“A writer's autobiography is not the depiction of what he has actually 'experienced' in reality (or perception), but his work itself.”
The power of autobiography
When you have the chance to read a Grunberg or a Lakmaker, you find out all kinds of things about the writers. Marcel Möring, on the other hand, never intended to write an autobiography, as he considered his life to be uninteresting. In his more recent novel, Familiewandeling [A Family Walk] (2022), he realises that his entire oeuvre may actually be about him. The evening's topic, ‘the Wandering Jew’, appears most of all in Möring's novels. He often refers to ‘wandering Jews’, characters on a quest who confront the world. On a quest to find themselves? To find a place where they feel at home?
Do Grunberg, Lakmaker and Möring have the feeling that they have no choice but to write about ‘being Jewish’? They do all refer to the plight of the Jews, some more explicitly than others. With Tobi Lakmaker, you read it more between the lines, and with Grunberg and Möring it is often very prominent. Nicky Aerts met Grunberg several years ago in Jerusalem. The Israeli NGO Breaking the Silence took them to the Westbank together. Close to a Jewish settlement which is often the centre of attention, they met a Palestinian family in their home. It was a major confrontation for Grunberg, as his Jewish-orthodox sister has lived in a settlement herself for years. Was that when the seed was planted for his book Bezette Gebieden [Occupied Territories] (2020)?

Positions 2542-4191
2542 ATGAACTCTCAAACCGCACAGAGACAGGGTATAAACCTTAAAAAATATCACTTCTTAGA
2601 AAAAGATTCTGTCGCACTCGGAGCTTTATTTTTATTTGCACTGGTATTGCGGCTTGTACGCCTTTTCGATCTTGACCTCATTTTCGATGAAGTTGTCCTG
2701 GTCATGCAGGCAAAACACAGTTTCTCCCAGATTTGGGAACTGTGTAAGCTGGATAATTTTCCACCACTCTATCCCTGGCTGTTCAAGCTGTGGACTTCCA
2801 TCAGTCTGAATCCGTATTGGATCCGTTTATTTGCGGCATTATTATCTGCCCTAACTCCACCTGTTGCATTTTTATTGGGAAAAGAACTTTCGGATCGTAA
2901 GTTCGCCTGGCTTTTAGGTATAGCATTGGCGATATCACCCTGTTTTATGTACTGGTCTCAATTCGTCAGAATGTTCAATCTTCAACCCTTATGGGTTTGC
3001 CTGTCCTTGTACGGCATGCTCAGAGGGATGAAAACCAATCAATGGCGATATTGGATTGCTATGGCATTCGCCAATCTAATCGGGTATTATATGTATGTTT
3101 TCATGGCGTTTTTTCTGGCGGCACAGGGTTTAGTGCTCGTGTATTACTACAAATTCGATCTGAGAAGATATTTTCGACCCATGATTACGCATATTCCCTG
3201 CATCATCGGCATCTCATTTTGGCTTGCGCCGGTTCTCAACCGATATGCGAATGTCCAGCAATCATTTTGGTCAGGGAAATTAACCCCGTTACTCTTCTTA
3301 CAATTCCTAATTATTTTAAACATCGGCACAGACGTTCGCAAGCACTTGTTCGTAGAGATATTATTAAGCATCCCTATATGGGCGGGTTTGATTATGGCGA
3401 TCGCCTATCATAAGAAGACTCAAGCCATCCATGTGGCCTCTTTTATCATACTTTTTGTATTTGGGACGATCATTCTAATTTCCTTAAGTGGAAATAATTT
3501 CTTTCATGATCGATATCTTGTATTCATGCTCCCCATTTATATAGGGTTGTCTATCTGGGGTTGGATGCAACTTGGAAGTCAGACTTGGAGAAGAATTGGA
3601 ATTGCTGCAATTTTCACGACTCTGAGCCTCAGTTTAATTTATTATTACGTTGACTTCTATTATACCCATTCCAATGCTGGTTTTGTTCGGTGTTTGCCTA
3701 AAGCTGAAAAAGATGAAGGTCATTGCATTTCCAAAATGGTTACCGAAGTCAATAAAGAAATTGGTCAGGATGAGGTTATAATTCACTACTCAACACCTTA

In Bezette Gebieden, he ends up in a Jewish settlement. The scenes are often hilarious and could only come from the hand of Grunberg. Despite his characteristic style, he still manages to write a different book every time. And this painfully honest humour can also be found in the words of the young and successful writer Tobi Lakmaker. He made his debut last year with De geschiedenis van mijn seksualiteit [The History of My Sexuality], a book that stands out both for its content and for its style. ‘As sharp as a knife and unconventional,’ according to the critics. A must-read!
“I think there is a certain honesty that I can only achieve by writing – an honesty that I cannot aspire to in spoken conversations.”